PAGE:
Some teachers have moved to ban the use of ChatGPT in the classroom, too; others have tried to clarify that their long-standing policies against plagiarism apply to AI-generated plagiarism; some have sought to find ways to use the new tool creatively, in ways that don’t involve plagiarism—and sometimes in ways that directly critique its usage (for example by asking students to review ChatGPT’s privacy policy).

Some technologists are also playing an educational role, by demystifying the technology and clearly explaining its limitations. As one of them, Colin Fraser, explains it, language models are programmed to “record empirical relationships between word frequencies over a historical corpus of text, and use those empirical relationships to create random sequences of words that have similar statistical properties to the training data.” He adds, “The only thing anchoring the output of a language model to the truth is the truth’s relationship to word frequencies in the training data, and nothing guarantees that relationship to be solid.”

Compare those comments to OpenAI’s statements in its announcement blog post on November 30:

“We’ve trained a model called ChatGPT which interacts in a conversational way. The dialogue format makes it possible for ChatGPT to answer followup questions, admit its mistakes, challenge incorrect premises, and reject inappropriate requests. ChatGPT is a sibling model to InstructGPT, which is trained to follow an instruction in a prompt and provide a detailed response.”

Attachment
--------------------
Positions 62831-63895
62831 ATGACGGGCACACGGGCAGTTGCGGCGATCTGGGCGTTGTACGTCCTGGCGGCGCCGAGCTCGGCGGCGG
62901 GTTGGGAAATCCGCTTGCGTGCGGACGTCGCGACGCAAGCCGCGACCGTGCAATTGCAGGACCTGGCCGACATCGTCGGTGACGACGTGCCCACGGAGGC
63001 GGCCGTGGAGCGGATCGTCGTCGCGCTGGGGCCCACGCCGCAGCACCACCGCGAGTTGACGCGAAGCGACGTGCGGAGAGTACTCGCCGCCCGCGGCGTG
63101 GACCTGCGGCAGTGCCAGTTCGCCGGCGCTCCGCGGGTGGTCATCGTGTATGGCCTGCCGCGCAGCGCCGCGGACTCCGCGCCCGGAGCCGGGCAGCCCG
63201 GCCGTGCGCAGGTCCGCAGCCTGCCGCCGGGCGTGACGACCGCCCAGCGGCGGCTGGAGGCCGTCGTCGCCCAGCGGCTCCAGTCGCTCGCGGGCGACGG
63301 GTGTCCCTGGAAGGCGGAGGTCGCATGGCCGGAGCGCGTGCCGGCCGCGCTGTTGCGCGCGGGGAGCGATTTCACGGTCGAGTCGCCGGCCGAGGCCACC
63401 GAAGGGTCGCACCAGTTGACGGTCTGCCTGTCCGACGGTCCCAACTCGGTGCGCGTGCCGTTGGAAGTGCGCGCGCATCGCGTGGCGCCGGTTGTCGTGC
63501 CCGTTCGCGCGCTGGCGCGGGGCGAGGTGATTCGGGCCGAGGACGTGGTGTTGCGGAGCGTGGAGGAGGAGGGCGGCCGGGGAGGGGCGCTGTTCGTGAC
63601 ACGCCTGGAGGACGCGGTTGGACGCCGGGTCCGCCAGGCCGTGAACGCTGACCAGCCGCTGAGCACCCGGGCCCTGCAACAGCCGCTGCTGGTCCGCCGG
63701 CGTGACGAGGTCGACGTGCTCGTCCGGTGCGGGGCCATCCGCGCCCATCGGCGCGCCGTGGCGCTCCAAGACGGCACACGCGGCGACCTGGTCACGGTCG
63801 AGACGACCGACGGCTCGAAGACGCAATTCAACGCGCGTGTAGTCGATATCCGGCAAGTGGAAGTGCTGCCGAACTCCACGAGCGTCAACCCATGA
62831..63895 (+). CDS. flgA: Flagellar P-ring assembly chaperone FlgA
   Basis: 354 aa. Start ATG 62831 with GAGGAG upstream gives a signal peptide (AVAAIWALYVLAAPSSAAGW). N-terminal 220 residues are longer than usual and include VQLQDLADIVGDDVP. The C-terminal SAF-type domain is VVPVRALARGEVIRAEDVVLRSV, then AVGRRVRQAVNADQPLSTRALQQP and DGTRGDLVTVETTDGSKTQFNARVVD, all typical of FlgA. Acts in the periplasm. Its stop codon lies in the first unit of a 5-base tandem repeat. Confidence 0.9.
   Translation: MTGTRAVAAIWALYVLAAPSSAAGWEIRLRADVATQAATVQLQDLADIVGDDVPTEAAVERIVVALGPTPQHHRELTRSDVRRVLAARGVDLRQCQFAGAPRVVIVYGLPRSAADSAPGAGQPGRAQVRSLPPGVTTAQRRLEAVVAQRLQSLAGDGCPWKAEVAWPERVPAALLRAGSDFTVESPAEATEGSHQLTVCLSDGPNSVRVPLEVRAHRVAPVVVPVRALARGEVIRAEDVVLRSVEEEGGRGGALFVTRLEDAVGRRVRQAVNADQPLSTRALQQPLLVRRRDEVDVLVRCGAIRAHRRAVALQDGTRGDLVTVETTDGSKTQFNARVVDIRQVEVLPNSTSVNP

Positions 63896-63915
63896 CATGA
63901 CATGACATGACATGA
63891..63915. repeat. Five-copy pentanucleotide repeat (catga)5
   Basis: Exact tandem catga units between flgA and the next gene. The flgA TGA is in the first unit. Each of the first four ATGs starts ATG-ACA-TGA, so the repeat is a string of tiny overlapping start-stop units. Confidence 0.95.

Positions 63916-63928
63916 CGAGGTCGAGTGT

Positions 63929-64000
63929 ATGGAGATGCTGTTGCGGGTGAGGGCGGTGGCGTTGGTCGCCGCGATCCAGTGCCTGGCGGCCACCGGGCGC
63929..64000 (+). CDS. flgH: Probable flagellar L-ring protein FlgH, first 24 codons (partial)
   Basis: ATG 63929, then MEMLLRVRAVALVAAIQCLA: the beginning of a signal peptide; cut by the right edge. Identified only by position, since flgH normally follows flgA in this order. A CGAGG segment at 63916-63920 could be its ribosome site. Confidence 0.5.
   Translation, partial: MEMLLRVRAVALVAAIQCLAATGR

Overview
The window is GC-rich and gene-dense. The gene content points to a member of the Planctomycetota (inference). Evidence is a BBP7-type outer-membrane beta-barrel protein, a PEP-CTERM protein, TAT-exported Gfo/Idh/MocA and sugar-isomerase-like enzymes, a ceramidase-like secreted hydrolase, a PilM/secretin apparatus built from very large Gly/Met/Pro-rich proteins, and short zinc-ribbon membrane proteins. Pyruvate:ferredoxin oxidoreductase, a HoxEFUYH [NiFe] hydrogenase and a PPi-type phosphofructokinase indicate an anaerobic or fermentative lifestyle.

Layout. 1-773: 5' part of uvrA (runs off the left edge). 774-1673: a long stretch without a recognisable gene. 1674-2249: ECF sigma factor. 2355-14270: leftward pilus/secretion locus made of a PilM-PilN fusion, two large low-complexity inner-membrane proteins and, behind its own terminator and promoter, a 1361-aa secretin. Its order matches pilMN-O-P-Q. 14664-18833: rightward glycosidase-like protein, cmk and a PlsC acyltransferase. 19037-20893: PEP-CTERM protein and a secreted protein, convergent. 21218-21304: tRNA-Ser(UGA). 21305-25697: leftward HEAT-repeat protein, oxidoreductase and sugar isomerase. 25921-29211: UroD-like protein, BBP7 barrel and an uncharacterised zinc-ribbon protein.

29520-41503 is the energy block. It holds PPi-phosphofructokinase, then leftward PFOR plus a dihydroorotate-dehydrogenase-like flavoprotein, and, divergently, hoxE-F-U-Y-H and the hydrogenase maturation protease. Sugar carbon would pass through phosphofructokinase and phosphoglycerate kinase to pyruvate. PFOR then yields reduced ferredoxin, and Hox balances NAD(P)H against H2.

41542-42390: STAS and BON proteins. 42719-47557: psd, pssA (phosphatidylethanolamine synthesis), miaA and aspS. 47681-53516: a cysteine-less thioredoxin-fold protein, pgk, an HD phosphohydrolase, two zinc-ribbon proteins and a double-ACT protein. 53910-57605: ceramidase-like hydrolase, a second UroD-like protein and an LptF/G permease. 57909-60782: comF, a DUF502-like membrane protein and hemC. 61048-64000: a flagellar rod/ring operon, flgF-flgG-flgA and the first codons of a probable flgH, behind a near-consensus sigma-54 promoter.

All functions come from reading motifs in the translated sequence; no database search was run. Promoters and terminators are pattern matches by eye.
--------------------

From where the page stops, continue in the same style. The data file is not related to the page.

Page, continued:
It is only further in the post, if you scroll past “Samples” and “Methods” sections, ignoring multiple buttons that invite you to try the program, that you get to the “Limitations” section. The first one listed is that “ChatGPT sometimes writes plausible-sounding but incorrect or nonsensical answers.” 

Another limitation listed is that ChatGPT “is often excessively verbose and overuses certain phrases…. These issues arise from biases in the training data (trainers prefer longer answers that look more comprehensive).” Left unsaid is that “longer answers that look more comprehensive” is a pretty good description of a lot of bad writing.

Imagine if the introductory paragraph would have read, instead, “We are introducing a model optimized for dialogue—not for accuracy or for good writing.” Would that have discouraged at least some of the widespread misuses of the tool—including those by students?